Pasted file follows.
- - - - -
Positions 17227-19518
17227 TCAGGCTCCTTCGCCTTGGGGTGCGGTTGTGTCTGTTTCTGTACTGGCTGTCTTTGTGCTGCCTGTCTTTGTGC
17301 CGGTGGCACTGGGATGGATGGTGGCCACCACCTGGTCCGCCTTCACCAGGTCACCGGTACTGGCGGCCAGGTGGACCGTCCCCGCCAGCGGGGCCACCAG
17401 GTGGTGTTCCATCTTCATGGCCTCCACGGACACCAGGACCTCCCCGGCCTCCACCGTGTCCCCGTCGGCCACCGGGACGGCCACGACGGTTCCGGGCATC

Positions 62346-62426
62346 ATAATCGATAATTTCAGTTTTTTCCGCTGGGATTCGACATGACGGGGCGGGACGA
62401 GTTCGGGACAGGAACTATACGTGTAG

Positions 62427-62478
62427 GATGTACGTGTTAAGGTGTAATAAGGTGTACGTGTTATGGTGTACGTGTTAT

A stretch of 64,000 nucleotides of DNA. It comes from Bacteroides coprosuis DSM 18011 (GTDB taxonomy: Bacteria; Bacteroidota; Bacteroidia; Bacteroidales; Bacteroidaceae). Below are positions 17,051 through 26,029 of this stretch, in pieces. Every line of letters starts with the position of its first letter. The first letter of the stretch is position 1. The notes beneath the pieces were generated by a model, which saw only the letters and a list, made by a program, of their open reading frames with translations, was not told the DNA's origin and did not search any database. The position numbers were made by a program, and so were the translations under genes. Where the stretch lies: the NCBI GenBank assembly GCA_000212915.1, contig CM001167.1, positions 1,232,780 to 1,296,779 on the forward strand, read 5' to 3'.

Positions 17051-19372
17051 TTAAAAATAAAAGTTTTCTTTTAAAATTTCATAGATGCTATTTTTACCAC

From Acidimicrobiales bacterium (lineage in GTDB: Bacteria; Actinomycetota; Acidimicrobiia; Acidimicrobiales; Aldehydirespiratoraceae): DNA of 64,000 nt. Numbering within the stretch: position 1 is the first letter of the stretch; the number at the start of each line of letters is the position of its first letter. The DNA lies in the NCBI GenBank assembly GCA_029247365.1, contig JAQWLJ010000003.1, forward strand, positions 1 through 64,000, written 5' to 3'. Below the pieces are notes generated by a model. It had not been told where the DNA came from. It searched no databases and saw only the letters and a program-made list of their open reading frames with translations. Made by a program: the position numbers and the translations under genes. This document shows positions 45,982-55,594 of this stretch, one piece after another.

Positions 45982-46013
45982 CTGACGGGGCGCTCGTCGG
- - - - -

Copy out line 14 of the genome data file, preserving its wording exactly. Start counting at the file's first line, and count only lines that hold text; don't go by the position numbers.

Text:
Positions 45982-46013